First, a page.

“There comes a time when silence is betrayal.”

— Martin Luther King Jr.

Society’s collective deeds ultimately bear the judgment of time. Today’s actions are tomorrow’s history. Next decade, 50 years from now, next century, people will consider our present conduct in the same fashion that we currently revisit the reaction to the economic collapse of 2008, fallout from the Vietnam War or heroism that produced an end to World War I.

When Bull Connor turned fire hoses and attack dogs on civil rights activists in Birmingham, Alabama, in 1963, some aimed the hoses and urged on the dogs, some suffered the brunt of the violence, but most Americans were silent.

When civil rights demonstrators were brutally beaten and tear-gassed on the Edmund Pettus Bridge in Selma, Alabama, in 1965, some swung the billy clubs and fired the gas, some suffered the blows and choked on the smoke, but most Americans were silent.

History records the violence perpetrated by the villains and the courage displayed by the heroes in each of these episodes. But history also remembers the brutal truth that many, many citizens stood on the sidelines for far too long in silent complicity with that era’s betrayal of America’s creed.

Donald Trump has long poured racially prejudiced poison into the already toxic political mire. For years, Trump questioned the nationality of our first black president. Trump announced his presidential campaign by labeling Mexicans crossing our nation’s southern border rapists and criminals. He proclaimed that all Muslims should be banned from entering the country. When his candidacy attracted the support of David Duke, former grand wizard of the KKK, Trump disingenuously feigned a lack of knowledge of Duke or white supremacy groups. During the campaign, Trump attacked the mother and father of a Muslim soldier who had given his life in service of this country, and he suggested that an Indiana-born federal judge could not fairly preside over Trump University litigation because of the judge’s Hispanic heritage.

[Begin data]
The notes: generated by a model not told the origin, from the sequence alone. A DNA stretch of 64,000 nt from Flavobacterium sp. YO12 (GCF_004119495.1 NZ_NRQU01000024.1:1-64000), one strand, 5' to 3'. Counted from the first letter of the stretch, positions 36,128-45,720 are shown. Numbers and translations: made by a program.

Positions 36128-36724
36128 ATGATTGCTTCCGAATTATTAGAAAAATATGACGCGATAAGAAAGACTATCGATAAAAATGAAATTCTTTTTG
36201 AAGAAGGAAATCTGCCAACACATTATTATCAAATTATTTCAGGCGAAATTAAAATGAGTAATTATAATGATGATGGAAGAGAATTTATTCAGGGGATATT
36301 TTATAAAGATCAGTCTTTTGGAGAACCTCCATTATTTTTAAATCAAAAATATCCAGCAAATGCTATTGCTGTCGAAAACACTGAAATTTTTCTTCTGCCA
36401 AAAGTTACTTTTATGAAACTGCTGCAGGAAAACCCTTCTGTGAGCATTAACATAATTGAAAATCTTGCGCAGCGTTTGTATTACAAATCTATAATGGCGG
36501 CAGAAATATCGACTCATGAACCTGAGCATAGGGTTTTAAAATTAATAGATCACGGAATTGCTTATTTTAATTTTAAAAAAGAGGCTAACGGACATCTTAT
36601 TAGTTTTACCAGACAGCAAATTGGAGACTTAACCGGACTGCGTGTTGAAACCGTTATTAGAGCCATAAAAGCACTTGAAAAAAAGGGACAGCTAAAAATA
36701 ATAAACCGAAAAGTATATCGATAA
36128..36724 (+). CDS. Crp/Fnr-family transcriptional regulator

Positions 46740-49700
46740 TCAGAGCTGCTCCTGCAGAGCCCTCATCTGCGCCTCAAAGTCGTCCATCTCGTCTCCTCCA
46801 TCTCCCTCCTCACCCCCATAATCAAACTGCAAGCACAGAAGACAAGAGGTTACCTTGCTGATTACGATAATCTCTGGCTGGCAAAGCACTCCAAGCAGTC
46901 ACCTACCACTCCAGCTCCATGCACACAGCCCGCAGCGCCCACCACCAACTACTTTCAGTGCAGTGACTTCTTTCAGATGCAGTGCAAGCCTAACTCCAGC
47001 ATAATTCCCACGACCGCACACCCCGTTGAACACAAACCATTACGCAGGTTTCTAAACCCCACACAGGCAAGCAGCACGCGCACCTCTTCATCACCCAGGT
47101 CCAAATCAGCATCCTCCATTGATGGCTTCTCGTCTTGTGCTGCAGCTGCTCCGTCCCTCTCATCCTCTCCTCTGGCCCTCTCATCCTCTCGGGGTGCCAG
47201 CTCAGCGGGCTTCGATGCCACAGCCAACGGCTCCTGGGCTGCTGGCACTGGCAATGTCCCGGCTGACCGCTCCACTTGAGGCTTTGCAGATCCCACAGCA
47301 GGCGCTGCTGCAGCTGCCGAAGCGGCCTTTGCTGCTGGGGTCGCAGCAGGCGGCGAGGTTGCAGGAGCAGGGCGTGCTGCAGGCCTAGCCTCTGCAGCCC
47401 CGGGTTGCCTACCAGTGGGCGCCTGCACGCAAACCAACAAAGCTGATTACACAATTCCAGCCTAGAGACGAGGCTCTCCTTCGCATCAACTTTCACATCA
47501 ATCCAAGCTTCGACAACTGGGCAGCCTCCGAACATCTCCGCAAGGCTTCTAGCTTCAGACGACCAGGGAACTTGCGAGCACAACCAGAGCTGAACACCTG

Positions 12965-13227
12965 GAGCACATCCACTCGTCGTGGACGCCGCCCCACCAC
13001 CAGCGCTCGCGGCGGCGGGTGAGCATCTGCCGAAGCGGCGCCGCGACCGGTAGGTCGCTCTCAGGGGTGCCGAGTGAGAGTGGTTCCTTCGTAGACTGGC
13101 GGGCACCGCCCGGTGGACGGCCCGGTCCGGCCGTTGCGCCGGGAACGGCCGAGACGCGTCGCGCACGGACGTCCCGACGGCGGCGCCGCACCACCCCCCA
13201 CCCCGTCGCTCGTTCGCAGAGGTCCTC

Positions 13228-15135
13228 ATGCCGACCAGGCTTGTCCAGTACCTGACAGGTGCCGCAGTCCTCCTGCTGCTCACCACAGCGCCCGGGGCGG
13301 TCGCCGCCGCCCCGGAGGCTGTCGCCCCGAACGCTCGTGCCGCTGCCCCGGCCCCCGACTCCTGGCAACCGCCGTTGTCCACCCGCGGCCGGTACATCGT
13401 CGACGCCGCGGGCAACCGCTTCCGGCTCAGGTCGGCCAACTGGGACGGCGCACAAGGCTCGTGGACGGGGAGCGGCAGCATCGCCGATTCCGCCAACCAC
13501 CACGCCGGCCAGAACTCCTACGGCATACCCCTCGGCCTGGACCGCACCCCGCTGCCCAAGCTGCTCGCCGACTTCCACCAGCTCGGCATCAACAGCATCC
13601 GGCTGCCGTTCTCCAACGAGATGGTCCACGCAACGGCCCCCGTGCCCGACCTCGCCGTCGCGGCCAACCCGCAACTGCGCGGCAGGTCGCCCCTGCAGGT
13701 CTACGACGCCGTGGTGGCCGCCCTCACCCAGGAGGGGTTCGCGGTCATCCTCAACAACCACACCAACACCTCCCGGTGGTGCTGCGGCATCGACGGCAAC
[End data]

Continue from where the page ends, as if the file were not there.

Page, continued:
Since his election, Trump declared that there were “fine people” among the neo-Nazis and white supremacists parading at Charlottesville. He has instituted family separations and mass imprisonment at our southern border and characterized Hispanic immigrants as invaders bringing infestation to our country. Trump has recently taken to attacking four young congresswomen of color, all of whom are American citizens; the current president of the United States insists they should “go back ... to the totally broken and crime-infested places from which they came.”

History will not treat kindly Trump’s ongoing efforts to generate personal political advantage by dividing Americans along lines of race, culture, national origin and religious belief. Trump’s appeals to fear and grievance, his scaremongering on immigration, and his ever-present sorting of people into groups of “us” and “them” will sooner or later settle into their well-deserved place on the ash heap of history occupied by George Wallace’s “segregation now, segregation tomorrow, segregation forever.”

But what about the rest of us? How will each of us appear in the unblinking reflection of time when history records the backward step of Trumpism in our country’s march toward achieving its founding declaration of the self-evident truth that “all men are created equal”? Will we be among our time’s equivalent to the wielders of fire hoses and billy clubs, or the targets of those attacks, or with the cowering multitude of quiet observers too timid to speak up for America’s principles?

Two weeks ago, Nebraska state Sen. John McCollister called out his own Republican Party’s silent complicity in Trump’s “obvious racist and immoral activity.” McCollister wrote, “When the history books are written, I refuse to be someone who said nothing. The time is now for us Republicans to be honest with what is happening inside our party. We are better than this and I implore my Republican colleagues to stand up and do the right thing.”

Sadly but predictably, this plea produced a suggestion from the executive director of Nebraska’s Republican Party that McCollister change his political registration to Democrat.

Thank goodness for John McCollister and others who reject the treachery that silence on Trump’s bigotry has become. We can be confident in history’s ultimate favorable treatment of McCollister’s conduct. Hopefully, more will emulate his courage and refuse to be silent betrayers of America’s promise.

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